Thanks again for your interesting questions. This latest #AskGlaston episode will cover three of your questions:
1. Is it necessary to install an IR scanner at the furnace exit to monitor the glass exit temperature?
2. Is an exit temperature of 630–640 °C for all thicknesses too high?
3. Is it easier to control glass flatness in the heating or cooling section? Some specialists recommend controlling the flatness only during the quenching process. Also, is it true that we should control glass to bow upwards in a U-shape to avoid collisions with the rollers?
Watch our video answers here.
We recommend a scanner for all our furnaces
A temperature of 630–640 °C is generally too high for thick glasses of over 10 mm and too low for thin glasses below 4 mm. For average 6–8 mm-thick glass, this range is good.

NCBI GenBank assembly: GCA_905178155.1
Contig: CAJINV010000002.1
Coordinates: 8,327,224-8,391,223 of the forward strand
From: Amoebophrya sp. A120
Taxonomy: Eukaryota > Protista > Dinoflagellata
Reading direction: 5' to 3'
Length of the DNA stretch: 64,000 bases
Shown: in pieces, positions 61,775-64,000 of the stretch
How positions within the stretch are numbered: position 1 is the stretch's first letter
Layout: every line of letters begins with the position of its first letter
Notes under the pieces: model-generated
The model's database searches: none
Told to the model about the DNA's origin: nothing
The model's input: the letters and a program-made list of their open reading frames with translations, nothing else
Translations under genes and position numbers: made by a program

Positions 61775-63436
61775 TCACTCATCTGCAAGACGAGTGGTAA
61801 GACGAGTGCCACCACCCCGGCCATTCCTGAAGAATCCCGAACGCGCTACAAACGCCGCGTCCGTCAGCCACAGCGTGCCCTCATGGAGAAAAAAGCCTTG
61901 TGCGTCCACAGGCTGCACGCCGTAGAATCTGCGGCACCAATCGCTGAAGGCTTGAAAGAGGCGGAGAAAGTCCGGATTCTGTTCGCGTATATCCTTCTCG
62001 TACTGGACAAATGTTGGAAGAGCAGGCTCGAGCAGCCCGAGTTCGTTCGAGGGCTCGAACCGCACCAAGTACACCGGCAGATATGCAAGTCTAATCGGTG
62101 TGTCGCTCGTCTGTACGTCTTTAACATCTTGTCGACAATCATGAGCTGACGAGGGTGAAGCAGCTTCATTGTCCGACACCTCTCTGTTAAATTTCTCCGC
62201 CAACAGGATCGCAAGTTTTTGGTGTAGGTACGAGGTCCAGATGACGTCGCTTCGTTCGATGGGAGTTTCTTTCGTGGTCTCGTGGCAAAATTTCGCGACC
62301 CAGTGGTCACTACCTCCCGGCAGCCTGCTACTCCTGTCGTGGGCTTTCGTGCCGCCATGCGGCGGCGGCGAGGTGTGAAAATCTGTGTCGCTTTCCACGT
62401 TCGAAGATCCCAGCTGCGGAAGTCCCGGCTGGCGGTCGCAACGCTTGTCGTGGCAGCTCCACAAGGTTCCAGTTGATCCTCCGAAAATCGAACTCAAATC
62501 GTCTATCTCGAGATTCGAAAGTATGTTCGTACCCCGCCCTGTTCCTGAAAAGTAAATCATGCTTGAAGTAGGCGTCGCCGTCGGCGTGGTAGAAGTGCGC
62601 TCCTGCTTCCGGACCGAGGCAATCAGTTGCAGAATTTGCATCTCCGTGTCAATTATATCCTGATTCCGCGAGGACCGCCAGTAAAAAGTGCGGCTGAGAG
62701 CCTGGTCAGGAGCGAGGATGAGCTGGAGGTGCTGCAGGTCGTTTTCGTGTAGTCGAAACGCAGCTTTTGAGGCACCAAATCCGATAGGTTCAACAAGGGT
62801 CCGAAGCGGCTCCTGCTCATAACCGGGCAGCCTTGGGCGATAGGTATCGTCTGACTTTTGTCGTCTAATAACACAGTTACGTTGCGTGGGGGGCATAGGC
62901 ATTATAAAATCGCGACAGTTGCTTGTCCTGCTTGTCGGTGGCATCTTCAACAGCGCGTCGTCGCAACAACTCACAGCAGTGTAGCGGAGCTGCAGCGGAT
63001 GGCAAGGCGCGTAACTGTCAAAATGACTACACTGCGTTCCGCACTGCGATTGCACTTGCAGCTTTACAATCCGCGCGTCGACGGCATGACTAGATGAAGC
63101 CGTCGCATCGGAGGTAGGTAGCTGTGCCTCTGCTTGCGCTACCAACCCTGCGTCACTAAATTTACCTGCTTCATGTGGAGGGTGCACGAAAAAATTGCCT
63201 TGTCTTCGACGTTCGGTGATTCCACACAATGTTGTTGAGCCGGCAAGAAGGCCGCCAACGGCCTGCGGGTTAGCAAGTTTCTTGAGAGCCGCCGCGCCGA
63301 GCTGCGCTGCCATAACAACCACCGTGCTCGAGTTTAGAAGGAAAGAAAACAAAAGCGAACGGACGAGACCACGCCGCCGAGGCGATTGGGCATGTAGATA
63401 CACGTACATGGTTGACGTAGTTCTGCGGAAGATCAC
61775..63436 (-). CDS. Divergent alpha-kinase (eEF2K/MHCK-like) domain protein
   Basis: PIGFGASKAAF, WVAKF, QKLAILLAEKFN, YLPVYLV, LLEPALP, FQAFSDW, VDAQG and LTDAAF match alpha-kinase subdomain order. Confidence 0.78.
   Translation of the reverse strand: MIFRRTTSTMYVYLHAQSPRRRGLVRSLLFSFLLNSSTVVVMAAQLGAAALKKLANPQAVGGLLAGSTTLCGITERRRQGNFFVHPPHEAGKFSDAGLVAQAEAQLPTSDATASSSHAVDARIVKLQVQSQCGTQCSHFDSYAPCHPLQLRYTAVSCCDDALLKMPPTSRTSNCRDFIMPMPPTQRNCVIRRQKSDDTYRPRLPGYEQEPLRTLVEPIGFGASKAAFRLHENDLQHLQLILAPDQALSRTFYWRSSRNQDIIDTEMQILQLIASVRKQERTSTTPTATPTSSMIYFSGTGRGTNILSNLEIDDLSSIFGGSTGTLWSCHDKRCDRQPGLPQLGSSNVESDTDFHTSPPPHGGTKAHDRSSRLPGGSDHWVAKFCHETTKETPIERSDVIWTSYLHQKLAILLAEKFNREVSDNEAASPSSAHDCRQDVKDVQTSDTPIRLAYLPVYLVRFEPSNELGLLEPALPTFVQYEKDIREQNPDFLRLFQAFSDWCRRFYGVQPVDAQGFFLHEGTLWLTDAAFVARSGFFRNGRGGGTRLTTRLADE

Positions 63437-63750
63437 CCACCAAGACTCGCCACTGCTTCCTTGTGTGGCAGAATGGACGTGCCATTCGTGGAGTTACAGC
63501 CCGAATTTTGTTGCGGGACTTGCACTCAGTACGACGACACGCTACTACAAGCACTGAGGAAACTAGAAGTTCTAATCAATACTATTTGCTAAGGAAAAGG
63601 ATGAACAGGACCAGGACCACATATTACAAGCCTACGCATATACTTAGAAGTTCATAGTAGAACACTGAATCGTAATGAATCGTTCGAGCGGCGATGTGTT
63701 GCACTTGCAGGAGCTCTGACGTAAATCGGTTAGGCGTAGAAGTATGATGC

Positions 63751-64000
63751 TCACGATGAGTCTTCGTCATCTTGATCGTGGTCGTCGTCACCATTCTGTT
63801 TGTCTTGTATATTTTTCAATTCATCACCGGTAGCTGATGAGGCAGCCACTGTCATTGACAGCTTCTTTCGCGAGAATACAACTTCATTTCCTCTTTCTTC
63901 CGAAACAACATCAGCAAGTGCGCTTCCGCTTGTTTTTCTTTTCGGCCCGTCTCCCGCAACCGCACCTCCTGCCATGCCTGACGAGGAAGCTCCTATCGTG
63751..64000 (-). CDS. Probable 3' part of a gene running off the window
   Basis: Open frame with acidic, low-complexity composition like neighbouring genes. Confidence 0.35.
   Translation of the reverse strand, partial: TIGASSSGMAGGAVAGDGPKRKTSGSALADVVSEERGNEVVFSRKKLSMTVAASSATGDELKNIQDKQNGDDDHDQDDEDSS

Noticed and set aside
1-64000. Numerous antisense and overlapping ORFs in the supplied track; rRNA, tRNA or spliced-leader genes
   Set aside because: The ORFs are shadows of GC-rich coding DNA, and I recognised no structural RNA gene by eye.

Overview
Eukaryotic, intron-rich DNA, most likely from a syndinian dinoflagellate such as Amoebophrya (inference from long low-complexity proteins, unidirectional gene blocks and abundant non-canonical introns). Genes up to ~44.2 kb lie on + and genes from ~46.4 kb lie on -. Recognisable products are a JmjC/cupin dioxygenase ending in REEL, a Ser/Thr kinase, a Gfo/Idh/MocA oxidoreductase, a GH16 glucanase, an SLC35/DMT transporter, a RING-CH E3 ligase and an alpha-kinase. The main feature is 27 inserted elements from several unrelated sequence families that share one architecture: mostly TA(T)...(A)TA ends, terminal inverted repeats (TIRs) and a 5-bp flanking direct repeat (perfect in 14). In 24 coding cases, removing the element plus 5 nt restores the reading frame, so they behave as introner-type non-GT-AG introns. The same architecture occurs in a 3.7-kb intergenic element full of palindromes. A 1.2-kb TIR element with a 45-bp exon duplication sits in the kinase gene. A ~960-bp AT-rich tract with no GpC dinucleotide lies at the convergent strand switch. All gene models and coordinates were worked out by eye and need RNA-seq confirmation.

You should control glass flatness in both sections – heating and cooling. But the overall bow is controlled in the chiller. If you have a mechanical problem with the edges, then it’s recommended to bow the glass upwards. To avoid white haze, you should bow the glass downwards.
I hope you’ll get some practical advice again to share with your colleagues.
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When glass came out from the furnace then the glass which side air blow are in U shape and made large fragments and the other side glass is main flatness and made proper fragments